U.S. Households Are in Very Good Shape
The U.S. economic expansion reached 112 months in October and it is in no immediate danger of ending. We expect this expansion to go into the record books as the longest U.S. economic expansion ever when it reaches 121 months next July. While the near-term outlook is good, we will be in unknown territory if and when this becomes the longest expansion in U.S. history.
The number of economic metrics that are at multidecade bests (highs or lows) is remarkable. Many of these “bests” are labor market metrics. The U.S. unemployment rate, at 3.7 percent in September, is the lowest since December 1969. Likewise, unemployment insurance claims are the lowest since 1969. July job openings were at 6,939,000, the highest level since that series started in December 2000. The National Federation of Independent Business’s Business Optimism Index was at a 45-year high in September.
Other metrics are very good. The ISM Manufacturing and the ISM Non-Manufacturing Indexes combining in September to exceed 120 is a very positive signal.
Payroll job growth in September eased off the near-200,000 jobs per month pace of the first eight months of 2018, to hit 134,000 for the month. This is not a bad number at all given how tight the labor market is. We have gotten used to robust job growth but that is going to change. We simply cannot keep that pace up given that we have only about 6 million unemployed workers according to the U3 labor force count. Wage growth continues to be moderate, up 2.8 percent over the last year.
Hurricane Florence may have been a small negative weight on the September job numbers. The timing of the hurricane suggests that most of the jobs data was collected before the hurricane struck the Carolina coast. Hurricane Michael may prove to be a bigger drag on October economic data than Florence was on September data.
U.S. households are in great shape. Jobs are plentiful. The personal saving rate has rebounded after bottoming out in June 2005 at 2.2 percent, to a fairly steady near-7 percent range. Homeowners are continuing to generate equity in their homes, and for the most part, they are not spending it out. So even if we hit some bumps, households are not overextended on credit and they have much more padding to protect themselves from adverse economic conditions than they did in late 2007.
The Conference Board’s Consumer Confidence Index in September surged to 138.4, within striking distance of its all-time high of 144.7 from January 2000. With the mid-term elections coming up consumer confidence may be vulnerable, especially if a flip in the House or Representatives and/or Senate significantly alters the political landscape. However, history suggests that consumer confidence tends to increase after the mid-term election. In 2014, the Consumer Confidence Index was higher in December after the mid-term election than it was in October before the mid-term election. The same was true in 2010, 2006, 2002, 1998 and 1994. 1990 breaks the pattern, but it holds in 1986 and 1982.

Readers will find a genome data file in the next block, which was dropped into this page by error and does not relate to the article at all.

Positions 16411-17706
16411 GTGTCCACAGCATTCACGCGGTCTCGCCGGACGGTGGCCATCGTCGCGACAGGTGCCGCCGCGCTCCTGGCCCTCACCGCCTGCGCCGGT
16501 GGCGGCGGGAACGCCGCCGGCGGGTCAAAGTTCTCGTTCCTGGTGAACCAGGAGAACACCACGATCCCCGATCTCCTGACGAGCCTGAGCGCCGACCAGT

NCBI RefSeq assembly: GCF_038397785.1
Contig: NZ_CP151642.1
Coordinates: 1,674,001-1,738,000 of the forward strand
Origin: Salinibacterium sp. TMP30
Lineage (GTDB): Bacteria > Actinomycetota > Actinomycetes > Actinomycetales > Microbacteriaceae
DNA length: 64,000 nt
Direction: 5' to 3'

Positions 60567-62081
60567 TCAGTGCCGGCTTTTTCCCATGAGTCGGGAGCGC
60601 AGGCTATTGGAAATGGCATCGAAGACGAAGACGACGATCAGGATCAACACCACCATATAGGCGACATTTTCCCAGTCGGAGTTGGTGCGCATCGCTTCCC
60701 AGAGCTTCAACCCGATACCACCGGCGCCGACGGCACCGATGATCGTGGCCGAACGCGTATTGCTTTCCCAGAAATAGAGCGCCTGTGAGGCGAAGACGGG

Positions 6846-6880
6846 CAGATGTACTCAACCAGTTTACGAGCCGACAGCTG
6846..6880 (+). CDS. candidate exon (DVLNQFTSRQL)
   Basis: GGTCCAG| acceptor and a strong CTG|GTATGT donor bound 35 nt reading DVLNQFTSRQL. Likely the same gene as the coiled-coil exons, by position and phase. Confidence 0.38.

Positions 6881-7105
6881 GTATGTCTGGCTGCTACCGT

Federal Reserve Chairman Jay Powell has doubled down on “gradualism.” We still believe that gradualism, as defined by a 25 basis point fed funds rate hike every other FOMC meeting, will change in late 2019. But for now, the Fed’s familiar cadence will continue. According to the CME Group, the implied odds of the fourth rate hike for 2018, coming on December 19, are about 81 percent. The odds of the next rate hike after that coming in cadence on March 20, 2019 have increased to about 56 percent.
For a PDF version of this report, please click here: October 2018 U.S. Economic Outlook
The articles and opinions in this publication are for general information only, are subject to change, and are not intended to provide specific investment, legal, tax or other advice or recommendations. The information contained herein reflects the thoughts and opinions of the noted authors only, and such information does not necessarily reflect the thoughts and opinions of Comerica or its management team. We are not offering or soliciting any transaction based on this information. We suggest that you consult your attorney, accountant or tax or financial advisor with regard to your situation. Although information has been obtained from sources we believe to be reliable, neither the authors nor Comerica guarantee its accuracy, and such information may be incomplete or condensed. Neither the authors nor Comerica shall be liable for any typographical errors or incorrect data obtained from reliable sources or factual information.